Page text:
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Paratroopers of the 456th Parachute Field Artillery Bn.

 
 

This page is dedicated to Henry "Hank" Langevin

 
 


    Henry C. Langevin enlisted into the Army's National Guard on January 6, 1941 from Saint Paul, Minnesota. "Hank" as he was known to family and friends, initially served with the United States Army's Coast Artillery Corps, (CAC) in California. He operated a radar system that was designed to detect approaching enemy fighters. After the attack on Pearl Harbor, December 7th 1941, he was assigned to coastal duty in the San Francisco area, protecting the west coast from an attack by the Japanese. Sometime in 1942 Hank saw a posting for paratrooper volunteers and answered the call. His application was accepted and he traveled alone across country by train heading for Fort Bragg, North Carolina to earn his wings. After jump school, Hank was assigned to the 456th Parachute Field Artillery Battalion, B Battery.

On April 29, 1943 he sailed with the 82nd Airborne Division for Casablanca, North Africa. Here the Division trained for several more months getting ready for their first combat mission. On the night of July 9/10 1943 Corporal Langevin made a combat jump into Sicily. His second campaign the Italian mainland, on September 15,1943 the 456th was scheduled to enter the fray by glider. Reconnaissance photos of their landing zones in the Sele River area were deemed unsuitable and on September 16th further glider operations were suspended. entered combat by landing craft in Italy. Hank missed the Normandy invasion due to a bad case of pneumonia. On September 17th 1944 operation Market began with the 505th Parachute Infantry Regiment making their 4th combat jump into Holland. The 456th Parachute Field Artillery Battalion asked for glider volunteers for the Holland campaign, and on D + 1, September 18th, Hank landed in his designated landing zone. As the paratroopers in his glider began to make their way to the assembly point, a German 88 shell landed close by, fortunately, it was a dud. Hanks good friend, Tech/5 Joe Paradise, the Battalion's mail clerk, was killed in action the same day when his glider was shot down approaching the landing zone.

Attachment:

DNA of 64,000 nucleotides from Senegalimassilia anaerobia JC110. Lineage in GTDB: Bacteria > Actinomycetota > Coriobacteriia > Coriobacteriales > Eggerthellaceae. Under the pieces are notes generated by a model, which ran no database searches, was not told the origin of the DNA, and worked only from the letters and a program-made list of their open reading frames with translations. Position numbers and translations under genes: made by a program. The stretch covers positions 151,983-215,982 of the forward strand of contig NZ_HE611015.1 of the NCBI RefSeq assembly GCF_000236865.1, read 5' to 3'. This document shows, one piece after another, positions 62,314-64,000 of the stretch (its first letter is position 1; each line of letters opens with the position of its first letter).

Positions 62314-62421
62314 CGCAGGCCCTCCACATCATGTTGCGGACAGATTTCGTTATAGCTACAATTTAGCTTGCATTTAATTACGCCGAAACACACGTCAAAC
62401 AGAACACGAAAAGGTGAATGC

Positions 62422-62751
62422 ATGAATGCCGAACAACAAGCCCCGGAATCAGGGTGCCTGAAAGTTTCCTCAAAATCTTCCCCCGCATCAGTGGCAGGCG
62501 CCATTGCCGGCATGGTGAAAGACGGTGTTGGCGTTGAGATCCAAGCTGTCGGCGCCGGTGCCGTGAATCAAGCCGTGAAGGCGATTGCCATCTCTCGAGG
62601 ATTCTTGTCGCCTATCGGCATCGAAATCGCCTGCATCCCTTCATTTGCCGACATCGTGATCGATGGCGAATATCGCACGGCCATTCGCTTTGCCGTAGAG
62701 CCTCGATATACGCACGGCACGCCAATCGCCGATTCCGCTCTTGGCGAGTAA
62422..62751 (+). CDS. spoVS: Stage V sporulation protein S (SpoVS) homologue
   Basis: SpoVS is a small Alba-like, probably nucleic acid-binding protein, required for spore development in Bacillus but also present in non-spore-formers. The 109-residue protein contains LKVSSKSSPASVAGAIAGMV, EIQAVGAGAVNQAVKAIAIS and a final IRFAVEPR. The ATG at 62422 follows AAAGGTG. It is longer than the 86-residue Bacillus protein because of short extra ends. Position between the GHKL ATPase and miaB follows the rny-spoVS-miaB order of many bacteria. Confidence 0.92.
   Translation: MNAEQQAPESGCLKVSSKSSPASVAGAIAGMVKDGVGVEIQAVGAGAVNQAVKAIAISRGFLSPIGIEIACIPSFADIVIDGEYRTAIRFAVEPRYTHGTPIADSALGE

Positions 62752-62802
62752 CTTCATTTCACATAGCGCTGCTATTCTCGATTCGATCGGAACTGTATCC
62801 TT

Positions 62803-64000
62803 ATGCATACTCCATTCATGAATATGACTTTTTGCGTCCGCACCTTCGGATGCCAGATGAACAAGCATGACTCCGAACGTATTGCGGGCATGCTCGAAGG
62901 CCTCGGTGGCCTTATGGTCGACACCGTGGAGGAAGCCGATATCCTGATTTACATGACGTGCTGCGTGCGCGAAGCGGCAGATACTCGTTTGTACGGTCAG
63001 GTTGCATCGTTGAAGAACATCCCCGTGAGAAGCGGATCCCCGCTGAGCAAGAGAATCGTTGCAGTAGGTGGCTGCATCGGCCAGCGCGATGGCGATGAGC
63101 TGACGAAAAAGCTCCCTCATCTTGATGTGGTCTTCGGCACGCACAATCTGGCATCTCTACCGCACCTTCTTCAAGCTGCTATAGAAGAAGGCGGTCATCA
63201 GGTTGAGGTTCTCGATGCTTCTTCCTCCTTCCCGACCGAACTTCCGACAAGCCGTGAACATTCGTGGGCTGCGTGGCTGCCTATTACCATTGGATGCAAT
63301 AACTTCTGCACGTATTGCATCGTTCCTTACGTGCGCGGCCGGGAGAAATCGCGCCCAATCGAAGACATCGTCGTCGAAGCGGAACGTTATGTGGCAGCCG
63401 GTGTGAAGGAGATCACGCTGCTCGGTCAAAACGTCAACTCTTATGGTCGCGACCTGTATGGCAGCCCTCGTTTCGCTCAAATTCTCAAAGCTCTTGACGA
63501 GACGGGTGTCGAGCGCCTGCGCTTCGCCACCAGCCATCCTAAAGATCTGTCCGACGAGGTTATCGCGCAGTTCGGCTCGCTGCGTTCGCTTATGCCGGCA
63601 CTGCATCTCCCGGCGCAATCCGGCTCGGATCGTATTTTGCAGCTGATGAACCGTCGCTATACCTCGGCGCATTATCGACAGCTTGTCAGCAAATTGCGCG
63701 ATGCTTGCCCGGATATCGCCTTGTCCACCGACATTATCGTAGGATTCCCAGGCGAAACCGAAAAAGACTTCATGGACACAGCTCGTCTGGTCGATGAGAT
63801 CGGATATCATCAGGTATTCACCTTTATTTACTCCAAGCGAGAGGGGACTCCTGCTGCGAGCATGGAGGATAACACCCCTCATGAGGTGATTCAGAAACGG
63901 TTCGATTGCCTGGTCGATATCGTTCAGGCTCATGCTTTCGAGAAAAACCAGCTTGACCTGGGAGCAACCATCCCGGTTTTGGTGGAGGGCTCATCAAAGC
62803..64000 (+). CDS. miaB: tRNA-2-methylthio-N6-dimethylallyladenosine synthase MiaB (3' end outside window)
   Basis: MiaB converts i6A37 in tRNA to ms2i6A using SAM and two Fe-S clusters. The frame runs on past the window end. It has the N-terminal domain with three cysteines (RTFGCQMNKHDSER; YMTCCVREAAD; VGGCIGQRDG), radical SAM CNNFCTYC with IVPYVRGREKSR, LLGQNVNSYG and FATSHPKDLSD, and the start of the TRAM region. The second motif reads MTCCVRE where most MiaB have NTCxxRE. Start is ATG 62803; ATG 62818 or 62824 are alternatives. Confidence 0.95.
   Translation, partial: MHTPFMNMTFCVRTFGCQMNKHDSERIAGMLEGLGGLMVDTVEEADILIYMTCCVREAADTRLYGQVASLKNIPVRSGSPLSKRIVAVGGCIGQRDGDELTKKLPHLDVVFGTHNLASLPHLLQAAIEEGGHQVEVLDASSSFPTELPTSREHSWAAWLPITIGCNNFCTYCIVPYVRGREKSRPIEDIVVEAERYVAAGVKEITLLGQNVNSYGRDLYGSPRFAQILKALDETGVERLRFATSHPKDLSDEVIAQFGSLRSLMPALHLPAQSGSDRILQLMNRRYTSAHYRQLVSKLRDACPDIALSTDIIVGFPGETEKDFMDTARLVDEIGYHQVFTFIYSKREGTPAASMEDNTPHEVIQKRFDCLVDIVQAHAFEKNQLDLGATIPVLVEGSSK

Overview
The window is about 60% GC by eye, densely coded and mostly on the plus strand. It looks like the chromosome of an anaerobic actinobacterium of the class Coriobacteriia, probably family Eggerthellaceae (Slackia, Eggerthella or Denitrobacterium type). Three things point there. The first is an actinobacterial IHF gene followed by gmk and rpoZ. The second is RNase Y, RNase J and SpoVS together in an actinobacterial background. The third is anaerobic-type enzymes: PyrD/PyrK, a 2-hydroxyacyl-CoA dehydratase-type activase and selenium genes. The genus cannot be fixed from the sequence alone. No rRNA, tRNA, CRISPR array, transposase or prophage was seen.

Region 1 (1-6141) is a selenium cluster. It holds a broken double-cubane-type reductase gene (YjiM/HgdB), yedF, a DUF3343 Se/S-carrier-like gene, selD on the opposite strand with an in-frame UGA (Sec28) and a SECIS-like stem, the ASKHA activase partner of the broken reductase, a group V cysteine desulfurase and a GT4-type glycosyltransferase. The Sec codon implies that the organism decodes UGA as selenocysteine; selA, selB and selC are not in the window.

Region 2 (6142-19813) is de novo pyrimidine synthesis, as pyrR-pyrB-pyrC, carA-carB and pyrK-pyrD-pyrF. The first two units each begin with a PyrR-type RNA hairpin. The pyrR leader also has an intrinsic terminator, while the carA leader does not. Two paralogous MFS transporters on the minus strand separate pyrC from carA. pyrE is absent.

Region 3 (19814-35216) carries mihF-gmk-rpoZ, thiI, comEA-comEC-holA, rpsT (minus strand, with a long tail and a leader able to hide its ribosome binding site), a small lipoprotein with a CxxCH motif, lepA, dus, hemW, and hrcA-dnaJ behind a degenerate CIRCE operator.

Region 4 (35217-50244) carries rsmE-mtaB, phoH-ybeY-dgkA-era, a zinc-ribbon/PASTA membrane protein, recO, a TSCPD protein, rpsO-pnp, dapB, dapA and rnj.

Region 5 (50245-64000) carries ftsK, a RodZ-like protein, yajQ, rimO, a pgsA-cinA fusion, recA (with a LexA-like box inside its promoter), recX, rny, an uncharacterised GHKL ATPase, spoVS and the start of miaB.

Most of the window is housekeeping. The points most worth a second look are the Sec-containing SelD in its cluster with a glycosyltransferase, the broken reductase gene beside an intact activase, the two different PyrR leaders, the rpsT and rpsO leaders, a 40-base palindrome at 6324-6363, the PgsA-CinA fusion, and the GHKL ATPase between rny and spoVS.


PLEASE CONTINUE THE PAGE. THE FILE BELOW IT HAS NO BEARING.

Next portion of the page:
Sergeant Langevin recalled the cold weather and snow of the Bulge and how the men tried in vain to keep each other warm by rubbing feet and huddling together. He recalled crossing the Rhine into Germany and the combat team's last crossing over Elbe river in April 1945. Some of his most vivid memories were of the mal nourished prisoners in the concentration camps of Germany.


When Sergeant Langevin was discharged in 1945, he was traveling alone. He left Europe flying home in a B-17 bomber, first to North Africa on to South America than to the United States.

Transcription not complete. Web page still under construction - April 25,2017.

Interview April 19, 2017

 

 


 

 


Private Hank Langevin in 1942 with the 4th Army (4 leaf clover patch below)
after he finished his basic training. The U.S. 4th Army served in the
Continental United States during World War II, responsible for the
defense of the West Coast . Hank served on the west coast until he
volunteered for the paratroops.
Jack O. Phelps



 



 

Corporal Hank Langevin during the Sicily campaign in 1943 .
Jack O. Phelps



 



 

World War II veteran Henry Langevin salutes after raising the flag before the Minnesota Twins’ home opener at Target Field in Minneapolis on Monday, April 3, 2017. Langevin, 94, was born in St. Paul in 1922 and enlisted in the Army in 1941. He fought in the Battle of Sicily and the Battle of the Bulge. He was later sent to Germany and freed Jewish prisoners from concentration camps. (Scott Takushi / Pioneer Press) .
Jack O. Phelps
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